The coalition of pro-democracy parties that swept the Thai election this month should stop public haggling over the house speaker’s post and instead focus on forming a government to end nearly a decade of military-backed rule, its leader said.
(Bloomberg) — The coalition of pro-democracy parties that swept the Thai election this month should stop public haggling over the house speaker’s post and instead focus on forming a government to end nearly a decade of military-backed rule, its leader said.
The dispute between Move Forward and Pheu Thai — the largest parties in the coalition — over whose nominee should be speaker of the House of Representatives is a “minor issue compared to the mission entrusted to us by the people,” Pita Limjaroenrat, the bloc’s prime minister candidate, said on Twitter on Friday.
Pita’s call for truce came after leaders of the Move Forward and Pheu Thai publicly argued this week over the speaker’s post, threatening to derail the coalition of eight parties even before it can take power. The bloc, which has 312 seats in the 500-member lower house, is still canvassing support from members of the unelected Senate for Pita’s bid for the top job.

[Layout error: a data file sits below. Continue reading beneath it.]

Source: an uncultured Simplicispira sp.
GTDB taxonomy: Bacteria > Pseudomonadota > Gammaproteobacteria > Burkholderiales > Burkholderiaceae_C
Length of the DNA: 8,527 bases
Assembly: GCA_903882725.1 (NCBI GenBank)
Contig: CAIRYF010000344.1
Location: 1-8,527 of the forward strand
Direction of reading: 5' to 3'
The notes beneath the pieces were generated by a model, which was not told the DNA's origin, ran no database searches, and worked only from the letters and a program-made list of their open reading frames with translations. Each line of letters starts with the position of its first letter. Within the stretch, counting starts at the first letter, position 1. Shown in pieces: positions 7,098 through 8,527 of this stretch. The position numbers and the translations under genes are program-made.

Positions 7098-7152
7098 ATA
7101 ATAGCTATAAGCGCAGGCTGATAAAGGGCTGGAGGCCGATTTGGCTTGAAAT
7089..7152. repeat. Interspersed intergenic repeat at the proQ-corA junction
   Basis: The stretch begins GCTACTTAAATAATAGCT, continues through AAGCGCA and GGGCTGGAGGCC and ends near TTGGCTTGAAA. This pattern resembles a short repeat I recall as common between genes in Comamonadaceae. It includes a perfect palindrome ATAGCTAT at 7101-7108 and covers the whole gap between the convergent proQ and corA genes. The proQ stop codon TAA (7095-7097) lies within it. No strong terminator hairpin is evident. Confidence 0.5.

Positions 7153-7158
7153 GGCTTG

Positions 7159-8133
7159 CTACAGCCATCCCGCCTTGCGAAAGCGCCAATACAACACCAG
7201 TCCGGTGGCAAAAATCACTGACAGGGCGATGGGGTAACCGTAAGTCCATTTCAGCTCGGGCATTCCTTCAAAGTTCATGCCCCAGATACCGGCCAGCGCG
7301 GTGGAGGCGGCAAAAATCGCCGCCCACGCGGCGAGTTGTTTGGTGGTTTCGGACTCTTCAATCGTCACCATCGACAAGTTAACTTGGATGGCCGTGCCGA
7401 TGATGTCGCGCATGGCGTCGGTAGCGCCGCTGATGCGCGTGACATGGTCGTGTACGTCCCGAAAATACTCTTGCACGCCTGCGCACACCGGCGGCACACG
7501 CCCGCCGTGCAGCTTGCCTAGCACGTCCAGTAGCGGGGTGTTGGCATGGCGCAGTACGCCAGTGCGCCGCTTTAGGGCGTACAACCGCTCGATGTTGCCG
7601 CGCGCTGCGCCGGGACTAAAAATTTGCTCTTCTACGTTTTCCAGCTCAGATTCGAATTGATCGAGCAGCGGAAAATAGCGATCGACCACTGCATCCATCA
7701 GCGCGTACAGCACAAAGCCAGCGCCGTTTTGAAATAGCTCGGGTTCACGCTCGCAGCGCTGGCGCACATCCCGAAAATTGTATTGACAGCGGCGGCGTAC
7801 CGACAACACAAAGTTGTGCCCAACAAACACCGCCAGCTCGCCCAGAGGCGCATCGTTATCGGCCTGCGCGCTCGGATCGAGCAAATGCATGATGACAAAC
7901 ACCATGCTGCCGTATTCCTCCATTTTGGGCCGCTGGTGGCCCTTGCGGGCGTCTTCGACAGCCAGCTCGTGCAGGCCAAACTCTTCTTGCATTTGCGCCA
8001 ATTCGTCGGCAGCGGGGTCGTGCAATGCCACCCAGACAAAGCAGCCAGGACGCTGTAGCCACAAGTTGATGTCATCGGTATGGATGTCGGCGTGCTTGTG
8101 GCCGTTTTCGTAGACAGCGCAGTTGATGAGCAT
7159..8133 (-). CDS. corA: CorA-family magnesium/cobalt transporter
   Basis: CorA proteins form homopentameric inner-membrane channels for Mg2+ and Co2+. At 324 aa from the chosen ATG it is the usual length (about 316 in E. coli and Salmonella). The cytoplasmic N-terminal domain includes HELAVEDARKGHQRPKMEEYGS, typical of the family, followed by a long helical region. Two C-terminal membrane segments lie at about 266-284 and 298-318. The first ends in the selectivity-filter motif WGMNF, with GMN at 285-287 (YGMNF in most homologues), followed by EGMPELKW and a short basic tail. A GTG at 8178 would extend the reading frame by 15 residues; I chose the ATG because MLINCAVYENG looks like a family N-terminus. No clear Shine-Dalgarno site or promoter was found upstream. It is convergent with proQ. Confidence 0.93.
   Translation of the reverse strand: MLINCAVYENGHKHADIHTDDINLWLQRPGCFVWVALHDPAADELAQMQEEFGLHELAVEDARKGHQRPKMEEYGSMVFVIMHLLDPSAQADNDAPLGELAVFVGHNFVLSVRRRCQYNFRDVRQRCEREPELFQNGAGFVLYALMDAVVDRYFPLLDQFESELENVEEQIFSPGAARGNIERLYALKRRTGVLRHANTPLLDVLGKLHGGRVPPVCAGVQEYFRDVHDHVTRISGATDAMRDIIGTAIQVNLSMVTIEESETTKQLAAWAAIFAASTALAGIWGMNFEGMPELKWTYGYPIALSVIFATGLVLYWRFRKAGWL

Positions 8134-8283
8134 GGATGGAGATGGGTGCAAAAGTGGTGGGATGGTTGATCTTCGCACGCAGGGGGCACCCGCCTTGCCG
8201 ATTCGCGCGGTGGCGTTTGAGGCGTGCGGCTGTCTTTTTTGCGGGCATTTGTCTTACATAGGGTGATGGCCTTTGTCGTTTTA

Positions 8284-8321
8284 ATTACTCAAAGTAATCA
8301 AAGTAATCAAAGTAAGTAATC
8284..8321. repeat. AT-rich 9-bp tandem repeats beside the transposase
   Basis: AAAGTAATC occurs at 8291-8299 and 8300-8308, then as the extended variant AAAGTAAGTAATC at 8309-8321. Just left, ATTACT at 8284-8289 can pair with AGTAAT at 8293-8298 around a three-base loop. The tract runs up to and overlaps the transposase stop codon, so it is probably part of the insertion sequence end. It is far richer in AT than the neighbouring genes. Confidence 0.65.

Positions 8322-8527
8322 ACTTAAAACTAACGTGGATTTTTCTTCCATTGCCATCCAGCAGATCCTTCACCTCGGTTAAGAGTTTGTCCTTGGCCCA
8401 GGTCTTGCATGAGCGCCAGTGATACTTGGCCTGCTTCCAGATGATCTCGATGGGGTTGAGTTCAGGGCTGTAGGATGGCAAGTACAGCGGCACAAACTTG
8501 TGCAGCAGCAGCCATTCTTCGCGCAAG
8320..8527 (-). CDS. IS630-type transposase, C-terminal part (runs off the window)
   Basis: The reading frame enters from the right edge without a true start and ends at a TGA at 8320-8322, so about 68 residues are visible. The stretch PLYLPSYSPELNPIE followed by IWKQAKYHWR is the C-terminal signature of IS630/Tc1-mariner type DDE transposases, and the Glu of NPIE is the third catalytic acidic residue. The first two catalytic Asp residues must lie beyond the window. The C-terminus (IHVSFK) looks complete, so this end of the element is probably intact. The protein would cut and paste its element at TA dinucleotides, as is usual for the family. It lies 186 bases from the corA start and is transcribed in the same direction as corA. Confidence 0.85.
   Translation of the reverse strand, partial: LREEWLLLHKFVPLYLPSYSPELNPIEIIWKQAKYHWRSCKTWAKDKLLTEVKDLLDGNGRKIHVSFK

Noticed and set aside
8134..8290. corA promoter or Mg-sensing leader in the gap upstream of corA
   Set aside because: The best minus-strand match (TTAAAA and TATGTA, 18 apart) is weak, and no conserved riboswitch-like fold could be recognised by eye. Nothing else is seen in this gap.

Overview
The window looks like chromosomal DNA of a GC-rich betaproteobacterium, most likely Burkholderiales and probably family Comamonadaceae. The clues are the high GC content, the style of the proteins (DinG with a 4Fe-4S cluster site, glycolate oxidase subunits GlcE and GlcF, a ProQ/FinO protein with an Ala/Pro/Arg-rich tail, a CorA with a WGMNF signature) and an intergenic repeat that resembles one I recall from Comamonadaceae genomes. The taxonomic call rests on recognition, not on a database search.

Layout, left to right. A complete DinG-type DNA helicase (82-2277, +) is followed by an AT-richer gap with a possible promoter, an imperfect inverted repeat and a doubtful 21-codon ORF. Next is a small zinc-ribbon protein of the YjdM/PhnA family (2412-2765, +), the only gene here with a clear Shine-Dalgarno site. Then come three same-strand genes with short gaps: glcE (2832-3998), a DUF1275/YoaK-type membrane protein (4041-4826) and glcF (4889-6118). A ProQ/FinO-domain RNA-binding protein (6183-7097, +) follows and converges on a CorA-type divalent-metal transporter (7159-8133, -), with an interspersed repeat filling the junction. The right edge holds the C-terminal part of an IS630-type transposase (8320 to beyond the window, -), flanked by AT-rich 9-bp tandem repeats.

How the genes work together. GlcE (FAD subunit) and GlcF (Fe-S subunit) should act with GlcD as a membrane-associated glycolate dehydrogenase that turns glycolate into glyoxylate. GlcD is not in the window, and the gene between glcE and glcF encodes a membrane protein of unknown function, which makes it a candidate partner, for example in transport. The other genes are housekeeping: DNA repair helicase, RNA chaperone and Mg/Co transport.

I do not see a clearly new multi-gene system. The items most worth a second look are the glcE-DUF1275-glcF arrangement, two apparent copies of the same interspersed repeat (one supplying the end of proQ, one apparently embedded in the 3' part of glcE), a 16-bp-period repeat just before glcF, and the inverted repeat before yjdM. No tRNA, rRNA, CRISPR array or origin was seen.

“It would be best for parties in the coalition to hold discussions over the house speaker issue internally,” said Pita, who is also Move Forward’s leader. “I urge every party to fine-tune our policies together and successfully form the government to fulfill expectations of the people.”
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The row over the speaker’s job came soon after the coalition signed a pact to work together on an array of issues including charter amendments and ending military conscription while omitting the controversial issue of amending the lese majeste law, a key pre-election promise of Pita’s party.
Move Forward laid claim to the speaker’s job, saying it’s crucial to pushing through its progressive laws and ensuring parliamentary transparency that the party had promised to voters. But Pheu Thai has argued that Pita’s party cannot keep all key positions to itself at the expense of other coalition partners.
A Pita-led government may be several weeks or months away as the Election Commission has until July 13 to certify official election results, which will pave the way for the first meeting of the house and selection of prime minister.
Even though the pro-democracy coalition commands a clear lower house majority, it’s still short of about 60 votes needed to ensure Pita’s win. The Harvard-educated Pita faces opposition from a majority of the 250-member upper house Senate that also gets to vote on prime minister. The chamber is stacked with allies of the pro-military royalist establishment.
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